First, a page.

How do I make the Japanese tomato ring to stake my tomatoes this year? Thanks.
The Gardener’s Answer
Hi, Theresa: It is hard to beat the flavor of homegrown tomatoes. The growing method that was mentioned in the March issue of Kentucky Living Magazine was referring to a previous article written by Fred Wiche in which he had written about Japanese tomato rings. It’s certainly an interesting read in terms of the history of this growing technique and how it was named. To read the original article visit:
To create your own rings you will need a heavy gauge wire, stakes (wooden or metal), compost, good quality soil, fertilizer and of course, tomato starts. The wire is formed into a circle, held together by the stakes and then filled with layers of compost, fertilizer and soil. The rings are typically of 3-4 feet wide and tall but you can make them as big or small as you want. Install the stakes first and make sure that they are deep enough in the soil to support the wire as it is shaped around them. Attach the wire to the stakes with wire or zip ties for extra support. Then fill the inside of the ring with layers of compost and soil and fertilizer. When our frost-free date passed (early May) it will be safe to plant your tomatoes in the garden. Plant them on the outside of the ring and as they grow, secure them onto the wire ring.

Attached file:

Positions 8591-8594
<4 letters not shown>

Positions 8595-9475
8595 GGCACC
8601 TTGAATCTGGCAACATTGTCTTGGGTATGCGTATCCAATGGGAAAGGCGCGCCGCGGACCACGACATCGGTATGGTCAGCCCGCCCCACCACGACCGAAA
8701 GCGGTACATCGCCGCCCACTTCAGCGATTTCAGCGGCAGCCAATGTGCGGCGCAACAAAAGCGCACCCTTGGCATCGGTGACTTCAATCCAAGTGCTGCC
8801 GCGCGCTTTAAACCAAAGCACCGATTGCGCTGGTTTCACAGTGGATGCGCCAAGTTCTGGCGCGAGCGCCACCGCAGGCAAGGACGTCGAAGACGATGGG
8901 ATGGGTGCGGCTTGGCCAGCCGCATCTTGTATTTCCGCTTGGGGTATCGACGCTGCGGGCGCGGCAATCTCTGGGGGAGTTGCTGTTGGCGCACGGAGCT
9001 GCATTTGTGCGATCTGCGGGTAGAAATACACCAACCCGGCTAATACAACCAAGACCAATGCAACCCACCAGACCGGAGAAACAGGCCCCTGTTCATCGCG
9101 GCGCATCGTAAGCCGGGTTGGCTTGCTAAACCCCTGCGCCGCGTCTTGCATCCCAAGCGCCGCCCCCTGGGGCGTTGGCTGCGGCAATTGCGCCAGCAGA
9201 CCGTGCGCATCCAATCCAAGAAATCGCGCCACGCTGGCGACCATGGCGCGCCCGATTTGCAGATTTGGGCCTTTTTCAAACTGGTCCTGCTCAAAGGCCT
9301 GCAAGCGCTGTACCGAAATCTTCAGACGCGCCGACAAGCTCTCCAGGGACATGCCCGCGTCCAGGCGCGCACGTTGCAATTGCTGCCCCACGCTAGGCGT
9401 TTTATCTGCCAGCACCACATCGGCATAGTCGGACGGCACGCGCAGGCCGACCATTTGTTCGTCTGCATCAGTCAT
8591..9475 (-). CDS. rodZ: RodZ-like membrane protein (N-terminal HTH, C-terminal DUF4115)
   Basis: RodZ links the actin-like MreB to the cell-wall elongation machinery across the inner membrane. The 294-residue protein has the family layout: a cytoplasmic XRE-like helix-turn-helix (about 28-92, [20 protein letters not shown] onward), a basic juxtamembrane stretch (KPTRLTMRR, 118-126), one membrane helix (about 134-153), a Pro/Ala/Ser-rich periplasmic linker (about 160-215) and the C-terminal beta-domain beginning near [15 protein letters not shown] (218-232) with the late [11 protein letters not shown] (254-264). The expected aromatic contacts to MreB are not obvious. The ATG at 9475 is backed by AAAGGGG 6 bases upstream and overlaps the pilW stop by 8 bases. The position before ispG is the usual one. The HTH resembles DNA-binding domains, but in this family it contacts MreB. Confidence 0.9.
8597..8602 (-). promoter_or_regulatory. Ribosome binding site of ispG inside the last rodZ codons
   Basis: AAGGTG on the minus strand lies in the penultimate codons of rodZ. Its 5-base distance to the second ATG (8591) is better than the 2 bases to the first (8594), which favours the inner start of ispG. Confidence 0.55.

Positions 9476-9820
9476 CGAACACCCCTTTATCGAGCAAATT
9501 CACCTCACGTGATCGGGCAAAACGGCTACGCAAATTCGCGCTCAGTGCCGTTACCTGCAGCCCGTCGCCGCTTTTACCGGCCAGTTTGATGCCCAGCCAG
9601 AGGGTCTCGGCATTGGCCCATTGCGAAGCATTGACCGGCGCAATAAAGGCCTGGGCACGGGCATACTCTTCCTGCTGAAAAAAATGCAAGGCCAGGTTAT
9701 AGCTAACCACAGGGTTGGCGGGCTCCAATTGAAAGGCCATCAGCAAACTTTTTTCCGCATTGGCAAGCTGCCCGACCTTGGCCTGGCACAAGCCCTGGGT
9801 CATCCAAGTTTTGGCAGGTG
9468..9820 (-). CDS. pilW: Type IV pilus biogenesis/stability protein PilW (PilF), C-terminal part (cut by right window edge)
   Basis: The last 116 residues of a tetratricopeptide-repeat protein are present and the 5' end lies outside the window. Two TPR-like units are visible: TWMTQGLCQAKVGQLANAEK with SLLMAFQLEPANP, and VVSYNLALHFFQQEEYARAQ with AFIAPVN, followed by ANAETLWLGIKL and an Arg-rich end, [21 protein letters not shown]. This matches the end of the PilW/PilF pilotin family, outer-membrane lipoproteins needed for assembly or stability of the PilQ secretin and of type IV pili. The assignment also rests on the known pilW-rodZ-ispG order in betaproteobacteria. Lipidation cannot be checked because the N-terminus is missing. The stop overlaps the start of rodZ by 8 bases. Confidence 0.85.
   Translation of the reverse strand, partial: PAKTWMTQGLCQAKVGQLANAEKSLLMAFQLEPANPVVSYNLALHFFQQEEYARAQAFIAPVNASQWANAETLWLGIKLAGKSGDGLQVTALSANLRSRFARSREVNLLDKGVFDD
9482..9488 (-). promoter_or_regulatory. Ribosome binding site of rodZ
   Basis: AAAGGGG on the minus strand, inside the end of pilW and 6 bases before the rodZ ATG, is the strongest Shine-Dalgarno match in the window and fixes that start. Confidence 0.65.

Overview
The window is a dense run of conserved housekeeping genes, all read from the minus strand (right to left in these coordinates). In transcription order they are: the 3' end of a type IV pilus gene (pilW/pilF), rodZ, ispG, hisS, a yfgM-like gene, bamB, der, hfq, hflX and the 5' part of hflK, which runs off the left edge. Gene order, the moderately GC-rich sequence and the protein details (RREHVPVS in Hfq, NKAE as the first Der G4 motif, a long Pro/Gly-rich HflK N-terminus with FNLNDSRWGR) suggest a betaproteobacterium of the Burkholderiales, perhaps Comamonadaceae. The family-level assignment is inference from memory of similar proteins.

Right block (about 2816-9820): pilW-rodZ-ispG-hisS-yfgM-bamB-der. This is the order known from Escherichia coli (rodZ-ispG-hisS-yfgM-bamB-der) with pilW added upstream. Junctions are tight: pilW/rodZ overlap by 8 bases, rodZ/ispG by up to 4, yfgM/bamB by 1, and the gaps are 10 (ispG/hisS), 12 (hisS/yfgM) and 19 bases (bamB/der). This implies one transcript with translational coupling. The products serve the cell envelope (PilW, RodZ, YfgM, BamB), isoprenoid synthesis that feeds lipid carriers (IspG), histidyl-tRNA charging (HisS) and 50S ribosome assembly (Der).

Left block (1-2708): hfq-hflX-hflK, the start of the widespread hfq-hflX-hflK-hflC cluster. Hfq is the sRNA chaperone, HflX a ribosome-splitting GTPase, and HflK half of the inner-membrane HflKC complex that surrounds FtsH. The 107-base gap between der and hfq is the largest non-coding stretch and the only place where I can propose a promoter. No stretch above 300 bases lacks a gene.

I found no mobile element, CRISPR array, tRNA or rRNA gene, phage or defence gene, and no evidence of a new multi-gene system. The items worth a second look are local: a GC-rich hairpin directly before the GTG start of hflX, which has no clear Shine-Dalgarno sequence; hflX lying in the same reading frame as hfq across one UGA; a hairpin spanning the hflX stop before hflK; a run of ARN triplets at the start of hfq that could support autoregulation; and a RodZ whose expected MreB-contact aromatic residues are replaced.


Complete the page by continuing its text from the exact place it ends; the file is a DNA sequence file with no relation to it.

Tomatoes thrive when planted in full sun and nutrient-rich, well-drained soil. The pH should range between 6.2-6.8. Rotating your tomato crop every couple of years is always a good idea. This will help prevent the spread of disease. Choose disease resistant varieties that are recommended for Kentucky gardeners. For more information on growing tomatoes in Kentucky visit: http://www2.ca.uky.edu/agcomm/pubs/id/id128/id128.pdf
Kentucky Living-Ask the Gardener